England's Antiphon eBook

This eBook from the Gutenberg Project consists of approximately 247 pages of information about England's Antiphon.
be at once known by the justice and force of the adjectives he uses, especially when he compounds them,—­that is, makes one out of two.  Here are some examples:  meek-eyed Peace; pale-eyed priest; speckled vanity; smouldering clouds; hideous hum; dismal dance; dusky eyne: there are many such, each almost a poem in itself.  The whole is a succession of pictures set in the loveliest music for the utterance of grandest thoughts.

No doubt there are in the poem instances of such faults in style as were common in the age in which his verse was rooted:  for my own part, I never liked the first two stanzas of the hymn.  But such instances are few; while for a right feeling of the marvel of this poem and of the two preceding it, we must remember that Milton was only twenty-one when he wrote them.

Apparently to make one of a set with the Nativity, he began to write an ode on the Passion, but, finding the subject “above the years he had when he wrote it, and nothing satisfied with what was begun, left it unfinished.”  The fragment is full of unworthy, though skilful, and, for such, powerful conceits, but is especially interesting as showing how even Milton, trying to write about what he felt, but without yet having generated thoughts enow concerning the subject itself, could only fall back on conventionalities.  Happy the young poet the wisdom of whose earliest years was such that he recognized his mistake almost at the outset, and dropped the attempt!  Amongst the stanzas there is, however, one of exceeding loveliness:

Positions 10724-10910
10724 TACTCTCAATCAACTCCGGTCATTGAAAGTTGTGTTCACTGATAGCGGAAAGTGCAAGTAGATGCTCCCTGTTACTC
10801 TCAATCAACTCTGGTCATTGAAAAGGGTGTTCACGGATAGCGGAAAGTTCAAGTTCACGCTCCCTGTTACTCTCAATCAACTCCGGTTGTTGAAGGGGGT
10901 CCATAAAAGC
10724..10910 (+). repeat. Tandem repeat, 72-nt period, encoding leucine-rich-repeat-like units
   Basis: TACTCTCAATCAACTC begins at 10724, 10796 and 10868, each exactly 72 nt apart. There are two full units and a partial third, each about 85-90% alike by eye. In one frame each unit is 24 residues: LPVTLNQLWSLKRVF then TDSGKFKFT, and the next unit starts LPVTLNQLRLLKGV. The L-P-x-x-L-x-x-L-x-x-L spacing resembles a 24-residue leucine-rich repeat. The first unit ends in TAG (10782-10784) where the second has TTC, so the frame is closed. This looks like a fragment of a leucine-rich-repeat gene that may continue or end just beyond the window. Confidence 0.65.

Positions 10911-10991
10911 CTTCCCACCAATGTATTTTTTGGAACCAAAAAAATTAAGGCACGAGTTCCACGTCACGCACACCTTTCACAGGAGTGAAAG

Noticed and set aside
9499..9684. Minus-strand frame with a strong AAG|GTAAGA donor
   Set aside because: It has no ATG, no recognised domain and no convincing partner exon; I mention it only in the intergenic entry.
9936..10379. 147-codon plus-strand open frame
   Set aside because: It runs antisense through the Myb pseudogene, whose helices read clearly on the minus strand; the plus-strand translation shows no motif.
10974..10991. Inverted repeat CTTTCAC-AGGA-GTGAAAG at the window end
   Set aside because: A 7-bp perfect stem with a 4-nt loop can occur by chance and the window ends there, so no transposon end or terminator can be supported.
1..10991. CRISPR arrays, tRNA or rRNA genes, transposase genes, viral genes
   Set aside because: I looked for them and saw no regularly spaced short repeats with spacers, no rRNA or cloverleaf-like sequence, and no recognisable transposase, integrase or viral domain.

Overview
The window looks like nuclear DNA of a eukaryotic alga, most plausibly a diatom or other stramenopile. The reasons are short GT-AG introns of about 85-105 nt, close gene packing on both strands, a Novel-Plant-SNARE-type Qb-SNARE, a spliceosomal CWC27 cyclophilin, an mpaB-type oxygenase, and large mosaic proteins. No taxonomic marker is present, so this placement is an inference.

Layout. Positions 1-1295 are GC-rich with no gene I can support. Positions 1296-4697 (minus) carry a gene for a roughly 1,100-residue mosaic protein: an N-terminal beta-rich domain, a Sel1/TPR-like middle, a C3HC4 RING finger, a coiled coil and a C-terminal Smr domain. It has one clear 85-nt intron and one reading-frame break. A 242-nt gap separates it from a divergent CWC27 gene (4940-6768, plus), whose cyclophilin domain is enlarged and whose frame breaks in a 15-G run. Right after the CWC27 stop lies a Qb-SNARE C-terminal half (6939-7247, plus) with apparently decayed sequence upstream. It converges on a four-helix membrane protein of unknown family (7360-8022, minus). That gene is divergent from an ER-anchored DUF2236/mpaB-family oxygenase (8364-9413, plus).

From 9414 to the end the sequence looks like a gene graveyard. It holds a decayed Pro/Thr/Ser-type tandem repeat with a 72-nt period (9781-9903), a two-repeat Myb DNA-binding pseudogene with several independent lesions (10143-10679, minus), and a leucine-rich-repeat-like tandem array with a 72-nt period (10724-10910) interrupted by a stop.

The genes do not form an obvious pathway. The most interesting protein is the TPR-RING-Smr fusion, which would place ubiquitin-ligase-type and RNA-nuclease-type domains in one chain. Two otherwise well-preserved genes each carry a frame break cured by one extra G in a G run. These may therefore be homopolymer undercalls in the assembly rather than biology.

He, sovereign priest, stooping his regal head,
  That dropped with odorous oil down his fair eyes,
  Poor fleshly tabernacle entered,
  His starry front low-roofed beneath the skies. 
  Oh what a masque was there! what a disguise! 
  Yet more! the stroke of death he must abide;
  Then lies him meekly down fast by his brethren’s side.

In this it will be seen that he has left the jubilant measure of the Hymn, and returned to the more stately and solemn rhyme-royal of its overture, as more suited to his subject.  Milton could not be wrong in his music, even when he found the quarry of his thought too hard to work.

CHAPTER XV.

EDMUND WALLER, THOMAS BROWN, AND JEREMY TAYLOR.

Edmund Waller, born in 1605, was three years older than Milton; but I had a fancy for not dividing Herbert and Milton.  As a poet he had a high reputation for many years, gained chiefly, I think, by a regard to literary proprieties, combined with wit.  He is graceful sometimes; but what in his writings would with many pass for grace, is only smoothness and the absence of faults.  His horses were not difficult to drive.  He dares little and succeeds in proportion—­occasionally, however, flashing out into true song.  In politics he had no character—­let us hope from weakness rather than from selfishness; yet, towards the close

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England's Antiphon from Project Gutenberg. Public domain.
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